Dr Nicolas Flament
School of Earth and Environmental Sciences
Modelling Earth deep in time to improve future exploration
Dr Nicolas Flament has been curious about rocks and how the Earth works from a young age. Not afraid to ask big, ‘blue sky’, science questions, it was fortunate that both his parents were geologists and were able to provide him with some well-informed answers to further fuel his fascination.
During his studies, he continued to ask questions and interrogate accepted knowledge. For example, his PhD thesis challenged the consensus view that sea levels have remained constant over Earth’s history. He proposed that the Earth was largely a water world for the first half of its history: a finding that has profound implications regarding the oxidation of the atmosphere and for our understanding of the evolution of early life.
An Australian Research Council (ARC) Discovery Early Career Researcher Award fellow, Dr Flament’s research and teaching focuses on how the dynamics of the interior of the Earth drive sea level change, shape surface landscape and control climate.
“Understanding how the deeper, solid Earth works is important for understanding how life has evolved in the past, and then forecasting what may happen in the future. To some extent, the past is the key to the future,” Dr Flament says.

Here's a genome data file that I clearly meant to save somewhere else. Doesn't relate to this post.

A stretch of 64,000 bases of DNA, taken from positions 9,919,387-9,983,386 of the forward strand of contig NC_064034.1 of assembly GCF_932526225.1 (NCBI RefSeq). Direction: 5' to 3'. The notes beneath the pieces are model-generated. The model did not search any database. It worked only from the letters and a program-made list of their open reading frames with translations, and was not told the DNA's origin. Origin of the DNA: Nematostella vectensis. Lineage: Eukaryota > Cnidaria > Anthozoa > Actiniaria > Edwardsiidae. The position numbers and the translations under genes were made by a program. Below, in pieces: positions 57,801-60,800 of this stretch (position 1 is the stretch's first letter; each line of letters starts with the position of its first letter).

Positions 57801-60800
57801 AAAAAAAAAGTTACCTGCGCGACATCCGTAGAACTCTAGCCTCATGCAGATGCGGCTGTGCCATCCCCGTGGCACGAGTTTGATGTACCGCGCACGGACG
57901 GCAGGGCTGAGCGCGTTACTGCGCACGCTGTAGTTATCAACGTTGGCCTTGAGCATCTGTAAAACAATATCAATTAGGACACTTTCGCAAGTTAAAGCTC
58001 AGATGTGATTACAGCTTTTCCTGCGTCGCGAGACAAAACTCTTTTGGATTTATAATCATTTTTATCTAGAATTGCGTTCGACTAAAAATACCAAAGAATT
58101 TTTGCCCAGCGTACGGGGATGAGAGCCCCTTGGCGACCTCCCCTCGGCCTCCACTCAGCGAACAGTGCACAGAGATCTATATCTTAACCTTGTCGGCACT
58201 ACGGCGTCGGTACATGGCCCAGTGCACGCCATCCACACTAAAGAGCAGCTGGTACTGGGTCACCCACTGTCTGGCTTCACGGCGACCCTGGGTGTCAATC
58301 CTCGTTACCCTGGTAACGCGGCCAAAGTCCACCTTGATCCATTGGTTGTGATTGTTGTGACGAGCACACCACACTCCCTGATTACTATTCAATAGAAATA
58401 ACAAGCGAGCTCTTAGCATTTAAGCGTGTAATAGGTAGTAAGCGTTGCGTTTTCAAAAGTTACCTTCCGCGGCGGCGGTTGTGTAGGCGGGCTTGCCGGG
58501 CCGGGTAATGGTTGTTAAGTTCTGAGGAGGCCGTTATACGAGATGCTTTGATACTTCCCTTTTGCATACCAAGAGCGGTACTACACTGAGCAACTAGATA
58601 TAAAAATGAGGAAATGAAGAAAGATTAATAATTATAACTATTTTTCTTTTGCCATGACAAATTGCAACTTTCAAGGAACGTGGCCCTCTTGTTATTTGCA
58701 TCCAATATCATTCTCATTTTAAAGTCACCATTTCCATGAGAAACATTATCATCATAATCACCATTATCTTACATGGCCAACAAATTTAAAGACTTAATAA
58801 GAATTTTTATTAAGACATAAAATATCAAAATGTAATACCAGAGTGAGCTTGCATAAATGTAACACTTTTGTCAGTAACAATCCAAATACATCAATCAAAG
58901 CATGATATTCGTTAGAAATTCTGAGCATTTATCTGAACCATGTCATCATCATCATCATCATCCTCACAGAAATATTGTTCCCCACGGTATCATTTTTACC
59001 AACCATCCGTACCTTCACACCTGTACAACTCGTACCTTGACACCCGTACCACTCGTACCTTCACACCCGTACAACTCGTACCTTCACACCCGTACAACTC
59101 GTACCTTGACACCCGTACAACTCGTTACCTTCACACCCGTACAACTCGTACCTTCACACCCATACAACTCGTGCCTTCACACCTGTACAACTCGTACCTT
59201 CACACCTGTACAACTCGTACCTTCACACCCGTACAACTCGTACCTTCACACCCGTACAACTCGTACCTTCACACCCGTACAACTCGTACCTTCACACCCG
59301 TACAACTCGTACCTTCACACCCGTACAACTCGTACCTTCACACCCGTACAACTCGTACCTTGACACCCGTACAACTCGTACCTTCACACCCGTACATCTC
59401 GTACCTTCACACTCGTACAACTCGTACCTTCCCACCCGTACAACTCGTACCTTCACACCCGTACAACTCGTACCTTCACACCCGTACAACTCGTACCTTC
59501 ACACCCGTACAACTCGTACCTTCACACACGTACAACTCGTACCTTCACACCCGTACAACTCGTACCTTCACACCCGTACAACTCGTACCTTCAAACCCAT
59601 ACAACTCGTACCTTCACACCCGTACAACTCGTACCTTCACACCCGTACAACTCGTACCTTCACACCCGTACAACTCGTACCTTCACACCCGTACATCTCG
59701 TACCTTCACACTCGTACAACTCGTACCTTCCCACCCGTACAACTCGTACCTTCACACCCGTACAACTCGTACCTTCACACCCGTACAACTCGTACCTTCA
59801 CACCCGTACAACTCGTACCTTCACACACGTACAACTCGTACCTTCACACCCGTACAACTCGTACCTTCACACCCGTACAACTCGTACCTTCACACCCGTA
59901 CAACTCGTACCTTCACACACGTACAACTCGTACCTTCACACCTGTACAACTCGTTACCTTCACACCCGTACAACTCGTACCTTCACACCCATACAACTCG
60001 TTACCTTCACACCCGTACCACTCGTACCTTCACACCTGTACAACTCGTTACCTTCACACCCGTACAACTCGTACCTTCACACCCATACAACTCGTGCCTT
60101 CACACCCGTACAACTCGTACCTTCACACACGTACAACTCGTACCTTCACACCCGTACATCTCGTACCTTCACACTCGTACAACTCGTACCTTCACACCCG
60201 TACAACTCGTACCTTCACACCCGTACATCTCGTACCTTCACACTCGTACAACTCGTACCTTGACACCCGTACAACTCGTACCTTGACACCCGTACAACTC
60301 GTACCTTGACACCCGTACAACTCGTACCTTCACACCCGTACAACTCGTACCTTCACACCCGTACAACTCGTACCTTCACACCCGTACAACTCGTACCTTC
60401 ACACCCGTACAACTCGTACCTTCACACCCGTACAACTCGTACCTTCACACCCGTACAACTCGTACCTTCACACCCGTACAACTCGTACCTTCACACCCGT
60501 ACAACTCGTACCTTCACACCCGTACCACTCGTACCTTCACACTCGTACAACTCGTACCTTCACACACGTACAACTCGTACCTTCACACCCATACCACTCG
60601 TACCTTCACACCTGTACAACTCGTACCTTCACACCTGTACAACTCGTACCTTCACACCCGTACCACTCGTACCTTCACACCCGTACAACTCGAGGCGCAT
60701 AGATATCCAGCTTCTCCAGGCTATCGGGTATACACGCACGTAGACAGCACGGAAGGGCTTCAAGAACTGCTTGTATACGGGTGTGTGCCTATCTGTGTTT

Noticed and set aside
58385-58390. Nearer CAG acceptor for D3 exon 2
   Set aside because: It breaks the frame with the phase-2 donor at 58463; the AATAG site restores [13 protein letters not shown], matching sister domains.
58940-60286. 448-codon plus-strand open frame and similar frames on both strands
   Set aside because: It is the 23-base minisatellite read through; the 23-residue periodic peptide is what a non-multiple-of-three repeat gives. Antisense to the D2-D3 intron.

Fortunately, this ongoing interest in past sea levels happens to align with some of the problems the resources industry has been trying to solve. By combining technology and historical information, Dr Flament fuses multidimensional data into 5D simulations called Dynamic Earth Models to guide exploration for hydrocarbons (oil and gas), diamond, and mineral resources.
Working closely with the Norwegian oil company Statoil between 2010 and 2016, he used Dynamic Earth Models to reconstruct past motions deep within Earth. Viewing the evolution of large-scale topography over millions of years, in conjunction with geological information about past landscape evolution, reduces risk in decision making for new exploration areas.
Similarly, Dr Flament has worked with diamond exploration company De Beers to combine information about past giant lava outpours (such as the ones that formed the Deccan Traps and contributed to the demise of the dinosaurs 66 million years ago) with Dynamic Earth Models to more effectively identify new diamond exploration areas.
The partnership with De Beers continues via a recently awarded ARC Linkage Project, funding research that will investigate the link between continent motion and mantle upwelling over the past billion years.
By combining tectonic reconstructions and Dynamic Earth Models with the global and Australian rock record in this research, Dr Flament hopes to develop a tool to improve the fundamental understanding of Australia’s diamond resources and improve industry’s approach to sustainable exploration.